Antibacterial experts and manufacturers of antibacterial soaps are showcasing the latest methods for demonstrating the effectiveness of antibacterial hand soaps and sanitizers in killing germs. During the 2013 meeting of the American Society for Microbiology (ASM), the American Cleaning Institute (ACI) and the Personal Care Products Council are outlining the latest scientific techniques that are being used to evaluate the activity of rinse-off and leave-on antibacterial products used on the skin.
“Manufacturers of antibacterial products take their responsibility for producing safe and effective products very seriously,” said Dr. Francis Kruszewski, director of Human Health & Safety at the American Cleaning Institute. “We want to show the nation’s leading microbiologists the science behind the methods we use to evaluate the antibacterial effectiveness of hand cleansing products.”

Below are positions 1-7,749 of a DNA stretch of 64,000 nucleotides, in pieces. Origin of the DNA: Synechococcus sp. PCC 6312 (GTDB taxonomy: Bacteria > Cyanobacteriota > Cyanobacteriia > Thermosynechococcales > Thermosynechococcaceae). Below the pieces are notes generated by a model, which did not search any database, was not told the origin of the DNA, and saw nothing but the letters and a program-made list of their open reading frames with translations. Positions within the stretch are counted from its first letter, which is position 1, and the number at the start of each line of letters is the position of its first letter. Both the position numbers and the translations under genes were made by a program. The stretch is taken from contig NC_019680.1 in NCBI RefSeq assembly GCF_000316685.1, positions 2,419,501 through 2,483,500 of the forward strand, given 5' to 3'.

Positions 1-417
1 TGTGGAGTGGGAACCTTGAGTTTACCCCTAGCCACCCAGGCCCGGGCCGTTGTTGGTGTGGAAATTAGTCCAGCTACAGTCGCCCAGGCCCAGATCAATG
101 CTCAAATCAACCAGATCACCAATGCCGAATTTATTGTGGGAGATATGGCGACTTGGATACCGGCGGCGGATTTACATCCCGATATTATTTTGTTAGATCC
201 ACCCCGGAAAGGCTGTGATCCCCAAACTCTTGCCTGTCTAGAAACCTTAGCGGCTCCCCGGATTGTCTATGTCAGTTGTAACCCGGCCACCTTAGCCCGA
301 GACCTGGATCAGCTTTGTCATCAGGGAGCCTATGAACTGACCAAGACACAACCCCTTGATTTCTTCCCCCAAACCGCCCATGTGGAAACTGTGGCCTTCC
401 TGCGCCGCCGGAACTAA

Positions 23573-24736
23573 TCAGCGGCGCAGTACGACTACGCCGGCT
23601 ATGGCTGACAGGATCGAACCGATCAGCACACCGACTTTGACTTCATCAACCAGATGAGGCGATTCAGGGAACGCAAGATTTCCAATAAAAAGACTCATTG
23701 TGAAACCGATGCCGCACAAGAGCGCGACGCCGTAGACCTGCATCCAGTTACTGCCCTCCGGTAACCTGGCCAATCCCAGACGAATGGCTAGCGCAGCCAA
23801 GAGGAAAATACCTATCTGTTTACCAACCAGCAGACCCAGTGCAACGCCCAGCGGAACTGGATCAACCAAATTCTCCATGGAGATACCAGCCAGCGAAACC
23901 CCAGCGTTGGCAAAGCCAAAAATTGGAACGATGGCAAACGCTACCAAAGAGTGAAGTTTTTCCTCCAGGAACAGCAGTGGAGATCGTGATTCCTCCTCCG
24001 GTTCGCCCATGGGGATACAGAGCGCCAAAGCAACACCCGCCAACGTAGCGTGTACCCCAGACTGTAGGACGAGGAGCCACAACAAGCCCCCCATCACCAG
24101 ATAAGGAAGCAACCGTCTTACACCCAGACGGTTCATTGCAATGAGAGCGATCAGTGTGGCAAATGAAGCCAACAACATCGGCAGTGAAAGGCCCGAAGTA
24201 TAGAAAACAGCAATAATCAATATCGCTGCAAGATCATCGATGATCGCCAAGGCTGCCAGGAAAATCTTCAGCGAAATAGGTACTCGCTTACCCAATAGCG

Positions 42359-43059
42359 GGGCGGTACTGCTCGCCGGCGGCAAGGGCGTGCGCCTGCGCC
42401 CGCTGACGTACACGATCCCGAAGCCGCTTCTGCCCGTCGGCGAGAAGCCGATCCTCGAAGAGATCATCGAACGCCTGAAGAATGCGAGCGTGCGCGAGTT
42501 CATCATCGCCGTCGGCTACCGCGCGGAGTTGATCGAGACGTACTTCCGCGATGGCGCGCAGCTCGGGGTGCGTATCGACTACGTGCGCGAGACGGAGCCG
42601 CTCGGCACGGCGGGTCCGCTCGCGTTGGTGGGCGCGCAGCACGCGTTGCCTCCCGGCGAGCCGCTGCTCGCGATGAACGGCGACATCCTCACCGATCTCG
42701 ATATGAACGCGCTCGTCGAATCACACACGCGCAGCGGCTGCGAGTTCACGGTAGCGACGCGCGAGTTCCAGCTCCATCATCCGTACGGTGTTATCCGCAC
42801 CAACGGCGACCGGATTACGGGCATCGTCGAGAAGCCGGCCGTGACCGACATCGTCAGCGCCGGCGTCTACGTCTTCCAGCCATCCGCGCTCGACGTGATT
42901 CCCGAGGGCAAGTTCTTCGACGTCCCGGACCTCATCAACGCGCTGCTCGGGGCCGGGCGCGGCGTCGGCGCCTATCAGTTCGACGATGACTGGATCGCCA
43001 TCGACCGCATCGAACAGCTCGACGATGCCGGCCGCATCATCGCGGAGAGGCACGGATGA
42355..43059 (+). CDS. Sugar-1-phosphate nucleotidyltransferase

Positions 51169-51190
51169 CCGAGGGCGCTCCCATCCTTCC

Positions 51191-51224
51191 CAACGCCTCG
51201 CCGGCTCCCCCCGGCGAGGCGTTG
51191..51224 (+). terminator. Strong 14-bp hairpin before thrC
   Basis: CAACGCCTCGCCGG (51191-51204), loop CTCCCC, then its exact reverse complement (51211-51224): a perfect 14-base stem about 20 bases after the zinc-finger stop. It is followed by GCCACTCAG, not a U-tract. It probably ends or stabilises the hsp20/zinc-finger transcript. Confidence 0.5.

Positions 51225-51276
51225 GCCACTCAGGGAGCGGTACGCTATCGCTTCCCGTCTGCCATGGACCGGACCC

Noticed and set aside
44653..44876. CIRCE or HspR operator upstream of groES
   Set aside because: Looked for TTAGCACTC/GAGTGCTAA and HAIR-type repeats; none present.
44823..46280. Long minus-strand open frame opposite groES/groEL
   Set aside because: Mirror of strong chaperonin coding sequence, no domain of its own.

In a session convened by ACI and the Personal Care Products Council, scientists demonstrate:
· New developments in scientific methods and models used to measure the germ-killing effectiveness of antibacterial products
· The science of alcohol-based hand rubs
· Statistical considerations in testing topical antimicrobial products
· The principles of microbial risk assessment
“The scientific methods we’re showcasing provide the foundation for ensuring the antibacterial benefits of the hand cleaning products being used in homes, hospitals, and food handling establishments every day,” said Dr. John Krowka, senior microbiologist at the Personal Care Products Council.
In other news, ACI has hired experienced meetings planner Lisette Werbowetzki, CMP, as its new manager of meetings. She will report to Nancy Bock, senior vice president of Meetings & Education, and joins ACI from association management firm Bostrom Corporation, where she was director of membership and marketing. Previously, she served as meetings planner at the American Statistical Association and project manager for Association Management Strategies.